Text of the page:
We use the word “spectrum” all the time, but have you ever actually looked at a photograph of a color spectrum? The reality is that you cannot draw clear lines between colors. It is impossible to do. The transition from red to orange to yellow to green to blue to violet takes place in nearly unlimited degrees, each hue infinitesimally different from the ones on either side of it.
Neurodiversity in the classroom is the same. There are no clear lines, no easy delineations between differences between children who are at various degrees on the spectrum. Similarly, just as there is no one “normal” color on a spectrum – each degree of color is vital – there is no clear “normal” when it comes to children’s brains. And yet much of traditional teaching has been focused on trying to move students with various challenges closer and closer to the general definition of “normal.”
In “Neurodiversity in the Classroom: Strength-based Strategies to Help Students with Special Needs Succeed in School and Life,” author and educator Thomas Armstrong acknowledges five broad categories of neurodiverse students: those who have learning disabilities, attention-deficit hyperactivity disorder, autism, intellectual disabilities, and/or emotional and behavioral disorders. He believes teachers need to take advantages of the strengths of these students – modifying the school environment when needed in order to do so – to help them learn and grow into their best selves. And he acknowledges that we are behind in learning to see the advantages in how neurodiverse students are wired. Past efforts tended to try to “fix” or “remediate” a child’s disability – attempting to move that child closer to “the norm” – rather than using a child’s unique gifts as a starting point for growth.
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“The implications of neurodiversity for education are enormous,” Armstrong writes. “Both regular and special education educators have an opportunity to step out of the box and embrace an entirely new trend in thinking about human diversity. Rather than putting kids into separate disability categories and using outmoded tools and language to work with them, educators can use tools and language inspired by the ecology movement to differentiate learning and help kids succeed in the classroom.
“Until now, the metaphor most-often used to describe the brain has been a computer or some other type of machine. But the human brain isn’t hardware or software; it’s wetware. The more we study the brain, the more we understand that it functions less like a computer and more like an ecosystem,” he writes.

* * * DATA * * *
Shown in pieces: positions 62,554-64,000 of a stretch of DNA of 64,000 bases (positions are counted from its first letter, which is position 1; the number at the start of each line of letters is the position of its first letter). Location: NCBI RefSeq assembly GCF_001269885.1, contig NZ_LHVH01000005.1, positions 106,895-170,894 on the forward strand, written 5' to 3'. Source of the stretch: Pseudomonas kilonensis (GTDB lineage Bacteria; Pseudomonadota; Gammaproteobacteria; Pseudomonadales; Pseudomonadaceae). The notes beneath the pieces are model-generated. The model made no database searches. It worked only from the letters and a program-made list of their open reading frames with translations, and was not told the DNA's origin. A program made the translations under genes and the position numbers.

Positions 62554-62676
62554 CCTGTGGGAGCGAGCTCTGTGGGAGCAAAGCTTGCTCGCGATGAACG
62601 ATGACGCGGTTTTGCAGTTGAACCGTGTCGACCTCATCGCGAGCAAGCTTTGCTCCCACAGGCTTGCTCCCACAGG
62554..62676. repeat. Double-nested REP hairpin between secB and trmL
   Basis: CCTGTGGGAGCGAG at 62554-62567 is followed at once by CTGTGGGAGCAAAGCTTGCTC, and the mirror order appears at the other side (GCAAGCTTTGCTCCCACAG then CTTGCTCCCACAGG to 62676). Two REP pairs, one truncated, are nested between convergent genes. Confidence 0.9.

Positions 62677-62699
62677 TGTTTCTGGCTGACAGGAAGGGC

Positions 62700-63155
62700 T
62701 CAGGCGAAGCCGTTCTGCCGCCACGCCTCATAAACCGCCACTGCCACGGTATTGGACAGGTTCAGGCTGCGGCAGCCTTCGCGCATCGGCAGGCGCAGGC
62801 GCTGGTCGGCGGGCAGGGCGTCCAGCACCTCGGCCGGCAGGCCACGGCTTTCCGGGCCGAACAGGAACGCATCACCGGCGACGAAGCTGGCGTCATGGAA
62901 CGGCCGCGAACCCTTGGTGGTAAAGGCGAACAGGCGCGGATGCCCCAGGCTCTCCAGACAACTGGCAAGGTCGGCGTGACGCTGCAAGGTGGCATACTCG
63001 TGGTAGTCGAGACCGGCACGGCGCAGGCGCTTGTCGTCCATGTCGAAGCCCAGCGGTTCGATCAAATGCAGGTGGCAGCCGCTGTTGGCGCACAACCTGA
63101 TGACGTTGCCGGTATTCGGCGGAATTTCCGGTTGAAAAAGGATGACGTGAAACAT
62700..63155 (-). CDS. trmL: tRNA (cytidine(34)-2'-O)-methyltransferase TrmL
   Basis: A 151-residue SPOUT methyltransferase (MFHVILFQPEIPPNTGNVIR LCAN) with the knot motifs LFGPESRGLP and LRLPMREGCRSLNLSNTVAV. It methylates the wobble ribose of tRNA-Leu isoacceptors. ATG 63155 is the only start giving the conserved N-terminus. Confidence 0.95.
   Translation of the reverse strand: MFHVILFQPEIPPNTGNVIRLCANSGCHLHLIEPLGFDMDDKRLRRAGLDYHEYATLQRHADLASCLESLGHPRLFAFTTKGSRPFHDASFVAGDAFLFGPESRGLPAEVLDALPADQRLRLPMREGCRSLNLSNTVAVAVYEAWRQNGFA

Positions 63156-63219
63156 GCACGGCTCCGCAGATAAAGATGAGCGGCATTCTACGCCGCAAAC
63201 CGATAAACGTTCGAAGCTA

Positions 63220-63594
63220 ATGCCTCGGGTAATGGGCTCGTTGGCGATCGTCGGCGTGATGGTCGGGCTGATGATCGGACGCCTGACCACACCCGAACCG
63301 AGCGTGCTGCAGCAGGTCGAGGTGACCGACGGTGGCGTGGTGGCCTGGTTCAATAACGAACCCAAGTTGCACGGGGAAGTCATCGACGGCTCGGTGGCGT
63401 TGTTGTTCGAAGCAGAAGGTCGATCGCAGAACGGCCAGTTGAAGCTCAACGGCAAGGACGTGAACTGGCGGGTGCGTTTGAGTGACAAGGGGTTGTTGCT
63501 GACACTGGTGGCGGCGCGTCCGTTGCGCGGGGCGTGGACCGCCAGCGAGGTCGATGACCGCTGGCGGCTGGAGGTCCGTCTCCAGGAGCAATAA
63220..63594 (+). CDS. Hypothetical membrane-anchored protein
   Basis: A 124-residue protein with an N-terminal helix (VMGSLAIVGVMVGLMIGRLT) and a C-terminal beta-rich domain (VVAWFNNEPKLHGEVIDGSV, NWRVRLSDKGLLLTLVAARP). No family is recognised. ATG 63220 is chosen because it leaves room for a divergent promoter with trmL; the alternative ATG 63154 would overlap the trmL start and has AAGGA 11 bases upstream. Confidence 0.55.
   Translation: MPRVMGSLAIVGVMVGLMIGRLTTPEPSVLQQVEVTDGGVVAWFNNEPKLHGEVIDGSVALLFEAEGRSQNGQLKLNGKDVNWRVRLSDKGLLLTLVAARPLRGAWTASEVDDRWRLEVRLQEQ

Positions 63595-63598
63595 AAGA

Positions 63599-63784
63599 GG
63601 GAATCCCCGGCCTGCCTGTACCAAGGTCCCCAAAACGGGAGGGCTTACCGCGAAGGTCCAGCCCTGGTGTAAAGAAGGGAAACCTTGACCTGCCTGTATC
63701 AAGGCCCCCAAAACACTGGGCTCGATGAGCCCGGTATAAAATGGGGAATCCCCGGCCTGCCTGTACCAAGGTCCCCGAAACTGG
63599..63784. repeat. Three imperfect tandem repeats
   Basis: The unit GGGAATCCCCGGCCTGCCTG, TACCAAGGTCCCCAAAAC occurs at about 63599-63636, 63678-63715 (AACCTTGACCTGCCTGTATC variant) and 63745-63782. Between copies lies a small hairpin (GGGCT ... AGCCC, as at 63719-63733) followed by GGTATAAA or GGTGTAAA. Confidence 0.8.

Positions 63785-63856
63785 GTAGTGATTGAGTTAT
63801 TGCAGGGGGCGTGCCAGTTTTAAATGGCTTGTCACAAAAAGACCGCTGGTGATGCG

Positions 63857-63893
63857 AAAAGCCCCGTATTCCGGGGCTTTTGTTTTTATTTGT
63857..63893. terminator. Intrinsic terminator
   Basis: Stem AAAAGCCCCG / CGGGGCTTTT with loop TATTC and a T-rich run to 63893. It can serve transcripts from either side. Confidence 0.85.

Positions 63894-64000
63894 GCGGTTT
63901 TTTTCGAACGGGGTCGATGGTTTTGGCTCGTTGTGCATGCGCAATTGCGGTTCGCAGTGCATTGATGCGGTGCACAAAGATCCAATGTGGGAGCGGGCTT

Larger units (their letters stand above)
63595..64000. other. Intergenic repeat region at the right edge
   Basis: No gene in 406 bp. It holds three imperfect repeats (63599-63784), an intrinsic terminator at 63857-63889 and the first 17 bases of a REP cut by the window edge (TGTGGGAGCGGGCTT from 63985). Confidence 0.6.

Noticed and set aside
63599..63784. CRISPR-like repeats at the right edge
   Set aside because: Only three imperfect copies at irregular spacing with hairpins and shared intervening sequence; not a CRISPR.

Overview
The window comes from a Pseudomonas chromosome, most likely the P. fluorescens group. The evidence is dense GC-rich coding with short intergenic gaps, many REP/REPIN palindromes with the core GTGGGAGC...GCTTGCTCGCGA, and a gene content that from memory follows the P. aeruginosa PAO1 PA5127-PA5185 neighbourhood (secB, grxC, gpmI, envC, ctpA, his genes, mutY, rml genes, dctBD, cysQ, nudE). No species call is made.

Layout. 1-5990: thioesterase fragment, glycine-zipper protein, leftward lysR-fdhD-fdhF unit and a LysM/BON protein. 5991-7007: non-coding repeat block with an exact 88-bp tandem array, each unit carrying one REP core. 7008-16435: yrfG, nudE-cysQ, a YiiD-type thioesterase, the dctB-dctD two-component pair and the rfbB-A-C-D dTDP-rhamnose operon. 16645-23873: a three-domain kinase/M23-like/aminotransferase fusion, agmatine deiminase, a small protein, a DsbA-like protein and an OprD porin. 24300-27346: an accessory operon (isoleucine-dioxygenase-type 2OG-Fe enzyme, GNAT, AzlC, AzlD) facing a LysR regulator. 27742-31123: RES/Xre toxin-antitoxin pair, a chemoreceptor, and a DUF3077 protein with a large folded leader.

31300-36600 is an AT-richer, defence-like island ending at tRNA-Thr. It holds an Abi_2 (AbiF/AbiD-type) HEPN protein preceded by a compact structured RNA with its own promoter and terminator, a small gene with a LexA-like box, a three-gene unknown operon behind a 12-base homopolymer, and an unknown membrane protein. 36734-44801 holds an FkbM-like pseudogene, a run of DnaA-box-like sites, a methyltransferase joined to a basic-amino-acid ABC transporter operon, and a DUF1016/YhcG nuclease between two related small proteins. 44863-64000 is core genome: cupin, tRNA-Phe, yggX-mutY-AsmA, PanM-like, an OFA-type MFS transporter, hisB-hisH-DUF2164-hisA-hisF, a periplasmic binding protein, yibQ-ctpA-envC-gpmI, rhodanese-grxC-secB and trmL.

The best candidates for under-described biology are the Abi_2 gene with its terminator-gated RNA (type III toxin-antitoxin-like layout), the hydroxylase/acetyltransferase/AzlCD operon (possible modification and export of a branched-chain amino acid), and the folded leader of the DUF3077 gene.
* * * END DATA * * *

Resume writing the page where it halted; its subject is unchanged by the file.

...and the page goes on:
Armstrong offers eight principles of neurodiversity:
Terrific, the already-overworked teacher thinks. It’s not enough that I have students with multiple diagnoses, now I’m supposed to practically be a psychologist and teach differently to each one of them?
Indeed, it can seem overwhelming. It takes special resources and it requires a paradigm shift, not only in the classroom but also in the administrative offices and, over time, the community. But it’s more about using the students’ gifts in the classroom, even while acknowledging their challenges. A child with autism may have incredible recall; one with attention-deficit hyperactivity disorder may be exceptionally creative; a student who is OCD may be particularly good at monitoring classroom routines and noticing what needs to be done. While exploiting these gifts, a teacher can work to mitigate the social anxiety challenges some students experience in interactive situations.
“Leveraging strengths and managing the challenges are two keys to running a successful makerspace (or any classroom, really) with neurodiverse learners,” writes Patrick Waters for Edutopia. “Different brains bring different and exciting strengths into the makerspaces, and educators must utilize these gifts to build their students’ competence and confidence. By examining our classroom structure, practicing empathy, and problem solving with our colleagues and students, we can manage the impact that challenging behaviors” bring into a classroom.
So where do you start? What does a neurodiverse classroom look and feel like?
Dominican University of California in conjunction with Educational Development and Services has created a six-course series titled “Strength-Based Teaching and Learning” specifically to help teachers master these skills.
The courses, which are one credit each for a total of six, are:
“Just as we celebrate diversity in nature and cultures, so too do we need to honor the diversity of students who learn, think, and behave differently,” writes the program director, Bob Wellman. “This series is designed to help teachers and schools embrace the strengths of such neurodiverse students in order to help them thrive in school and beyond.”